Christmas isn’t really Christmas without Dylan Thomas’s classic. Once the children are bathed and in their pajamas, once the stockings are hung and there’s a fire in the fireplace, this is the perfect read-aloud book to make the season complete. ~ Ann
This entertaining French novel is like a modern game of “Drop the Handkerchief.” Francois Mitterand’s black felt hat, initially left by the head of state in a Parisian brasserie, proceeds to make its way briefly through a series of owners, each time giving the new and often beleaguered recipient unexpected courage, sudden inspiration and essential new wisdom. It’s a delightful tale, cleverly told and in the end quite satisfying. It has won several prestigious awards in France, and I recommend it highly as a light winter read. ~ Ann
Sandra Boynton, who with her Philadelphia Chickens rescued parents and children from too many verses of “The Wheels on the Bus,” is back with another lively book/CD package that features musicians including Dwight Yoakam, Alison Krauss, and Ben Folds. She’s given us a country-western, sometimes bluegrass, sometimes honky-tonk romp through twelve wonderfully goofy songs such as “They Make Me Clean My Room,” and “I’ve Got a Dog” (with the Scotty Brothers playing the spoons in the background). She recommends it for ages “one through older than dirt,” and its accompanying CD is guaranteed to sound fresh even after you hear it forty-two times. Ages 1-9. ~ Ann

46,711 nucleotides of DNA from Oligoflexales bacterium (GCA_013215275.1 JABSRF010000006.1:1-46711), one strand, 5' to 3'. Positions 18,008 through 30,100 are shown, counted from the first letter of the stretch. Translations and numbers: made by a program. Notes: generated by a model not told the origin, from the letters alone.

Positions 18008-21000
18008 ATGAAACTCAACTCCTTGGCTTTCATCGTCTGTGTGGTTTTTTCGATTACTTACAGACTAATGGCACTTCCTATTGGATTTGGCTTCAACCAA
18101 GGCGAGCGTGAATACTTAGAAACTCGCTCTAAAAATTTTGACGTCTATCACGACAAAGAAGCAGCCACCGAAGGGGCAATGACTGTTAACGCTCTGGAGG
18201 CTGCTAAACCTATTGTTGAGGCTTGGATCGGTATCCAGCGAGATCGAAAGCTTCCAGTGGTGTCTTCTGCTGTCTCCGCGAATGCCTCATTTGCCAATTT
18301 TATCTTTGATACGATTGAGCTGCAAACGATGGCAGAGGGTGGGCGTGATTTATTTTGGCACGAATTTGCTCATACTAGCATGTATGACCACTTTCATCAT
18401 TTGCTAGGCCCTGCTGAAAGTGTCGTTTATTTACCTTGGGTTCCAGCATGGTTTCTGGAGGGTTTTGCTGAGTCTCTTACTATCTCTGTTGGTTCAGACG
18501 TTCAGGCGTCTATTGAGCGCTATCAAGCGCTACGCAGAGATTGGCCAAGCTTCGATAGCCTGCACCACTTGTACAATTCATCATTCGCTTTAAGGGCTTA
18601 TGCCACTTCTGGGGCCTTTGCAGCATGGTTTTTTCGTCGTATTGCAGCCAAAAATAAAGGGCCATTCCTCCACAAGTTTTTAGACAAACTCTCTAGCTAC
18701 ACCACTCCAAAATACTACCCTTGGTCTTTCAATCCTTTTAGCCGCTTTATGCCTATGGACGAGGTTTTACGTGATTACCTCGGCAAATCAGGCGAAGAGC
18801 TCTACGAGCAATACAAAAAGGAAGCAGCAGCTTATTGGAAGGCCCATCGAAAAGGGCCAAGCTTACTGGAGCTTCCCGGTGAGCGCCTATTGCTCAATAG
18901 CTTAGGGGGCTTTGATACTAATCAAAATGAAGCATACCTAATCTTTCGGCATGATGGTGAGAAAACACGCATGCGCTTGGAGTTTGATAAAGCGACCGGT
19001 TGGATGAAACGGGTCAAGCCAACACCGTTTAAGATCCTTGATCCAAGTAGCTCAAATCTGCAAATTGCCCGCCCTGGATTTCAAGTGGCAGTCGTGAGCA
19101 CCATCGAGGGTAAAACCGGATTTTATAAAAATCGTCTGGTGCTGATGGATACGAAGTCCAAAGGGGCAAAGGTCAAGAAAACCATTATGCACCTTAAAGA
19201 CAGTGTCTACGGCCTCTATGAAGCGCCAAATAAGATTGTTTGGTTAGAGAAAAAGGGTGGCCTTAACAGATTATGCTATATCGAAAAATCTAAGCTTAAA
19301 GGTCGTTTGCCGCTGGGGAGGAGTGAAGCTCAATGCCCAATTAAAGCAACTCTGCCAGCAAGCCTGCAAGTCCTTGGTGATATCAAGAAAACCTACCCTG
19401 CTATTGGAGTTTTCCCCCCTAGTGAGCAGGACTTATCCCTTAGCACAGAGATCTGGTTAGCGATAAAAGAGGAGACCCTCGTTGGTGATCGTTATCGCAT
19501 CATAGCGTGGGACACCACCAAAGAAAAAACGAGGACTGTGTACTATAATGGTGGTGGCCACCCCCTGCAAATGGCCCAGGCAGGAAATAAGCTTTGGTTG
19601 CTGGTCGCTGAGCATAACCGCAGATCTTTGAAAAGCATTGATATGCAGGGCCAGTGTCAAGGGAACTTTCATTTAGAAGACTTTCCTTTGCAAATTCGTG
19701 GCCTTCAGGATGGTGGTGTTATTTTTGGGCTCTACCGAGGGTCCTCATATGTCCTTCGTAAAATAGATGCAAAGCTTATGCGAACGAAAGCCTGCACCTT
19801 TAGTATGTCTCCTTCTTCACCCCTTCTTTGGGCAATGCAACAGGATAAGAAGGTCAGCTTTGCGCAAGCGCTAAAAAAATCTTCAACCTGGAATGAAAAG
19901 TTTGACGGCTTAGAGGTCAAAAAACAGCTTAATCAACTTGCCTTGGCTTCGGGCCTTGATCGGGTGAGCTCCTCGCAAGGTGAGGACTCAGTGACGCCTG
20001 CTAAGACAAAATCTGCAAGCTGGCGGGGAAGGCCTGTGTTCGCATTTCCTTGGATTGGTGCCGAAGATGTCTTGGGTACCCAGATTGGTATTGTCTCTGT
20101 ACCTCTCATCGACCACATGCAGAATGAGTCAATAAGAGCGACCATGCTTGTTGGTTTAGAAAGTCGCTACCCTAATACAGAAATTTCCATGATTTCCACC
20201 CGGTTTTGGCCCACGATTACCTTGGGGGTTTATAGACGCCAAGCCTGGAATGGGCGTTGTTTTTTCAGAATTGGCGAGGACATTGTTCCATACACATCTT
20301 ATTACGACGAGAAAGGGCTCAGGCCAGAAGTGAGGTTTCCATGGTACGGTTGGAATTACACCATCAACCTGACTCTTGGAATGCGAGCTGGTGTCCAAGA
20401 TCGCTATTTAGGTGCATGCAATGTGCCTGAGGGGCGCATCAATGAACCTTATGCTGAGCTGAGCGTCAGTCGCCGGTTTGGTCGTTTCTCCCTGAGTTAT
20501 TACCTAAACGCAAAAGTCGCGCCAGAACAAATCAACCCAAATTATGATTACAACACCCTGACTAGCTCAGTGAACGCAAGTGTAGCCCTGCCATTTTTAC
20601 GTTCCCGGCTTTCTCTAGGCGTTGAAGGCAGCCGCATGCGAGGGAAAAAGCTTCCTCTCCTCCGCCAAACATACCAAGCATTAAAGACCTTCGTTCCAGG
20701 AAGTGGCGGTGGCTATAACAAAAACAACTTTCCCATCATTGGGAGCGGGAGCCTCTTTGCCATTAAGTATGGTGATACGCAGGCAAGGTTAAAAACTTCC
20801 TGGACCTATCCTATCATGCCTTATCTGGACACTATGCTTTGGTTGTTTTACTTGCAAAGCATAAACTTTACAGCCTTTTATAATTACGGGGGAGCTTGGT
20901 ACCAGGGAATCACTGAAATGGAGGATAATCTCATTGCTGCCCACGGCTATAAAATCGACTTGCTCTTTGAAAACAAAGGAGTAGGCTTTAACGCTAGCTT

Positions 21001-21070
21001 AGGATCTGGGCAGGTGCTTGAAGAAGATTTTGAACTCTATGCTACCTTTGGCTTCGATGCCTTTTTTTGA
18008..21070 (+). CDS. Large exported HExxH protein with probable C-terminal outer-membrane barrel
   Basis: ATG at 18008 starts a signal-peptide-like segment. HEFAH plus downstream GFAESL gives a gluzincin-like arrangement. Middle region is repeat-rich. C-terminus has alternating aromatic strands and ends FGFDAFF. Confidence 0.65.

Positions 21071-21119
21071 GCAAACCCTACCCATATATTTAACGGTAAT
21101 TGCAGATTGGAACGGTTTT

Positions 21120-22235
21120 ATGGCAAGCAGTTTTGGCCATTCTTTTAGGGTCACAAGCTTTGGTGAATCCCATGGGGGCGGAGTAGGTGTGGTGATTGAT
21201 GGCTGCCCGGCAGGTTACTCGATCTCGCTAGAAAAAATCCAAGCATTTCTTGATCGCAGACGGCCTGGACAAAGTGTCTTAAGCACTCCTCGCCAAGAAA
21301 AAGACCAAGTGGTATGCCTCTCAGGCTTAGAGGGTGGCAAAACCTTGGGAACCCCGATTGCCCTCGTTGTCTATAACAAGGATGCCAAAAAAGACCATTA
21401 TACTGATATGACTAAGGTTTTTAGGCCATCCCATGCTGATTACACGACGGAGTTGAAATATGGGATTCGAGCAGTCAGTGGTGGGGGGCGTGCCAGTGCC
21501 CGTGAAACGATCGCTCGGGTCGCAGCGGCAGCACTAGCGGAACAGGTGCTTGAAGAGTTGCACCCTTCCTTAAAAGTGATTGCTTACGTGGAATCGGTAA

The underpinnings of any religion are often nebulous and dependent on tradition and basic faith. But the origins of Scientology, a created religion, can be traced to the mind of science fiction writer L. Ron Hubbard. Pulitzer Prize-winning author Wright examines all aspects of Scientology including the beliefs, the rules, and the pursuit of Hollywood stars including John Travolta and Tom Cruise. It is a meticulously researched book, years in the making, with more than two hundred interviews. Wright provides a fascinating look at the subject, sometimes disturbing, sometimes unbelievable, but in the end comprehensive. ~ Ann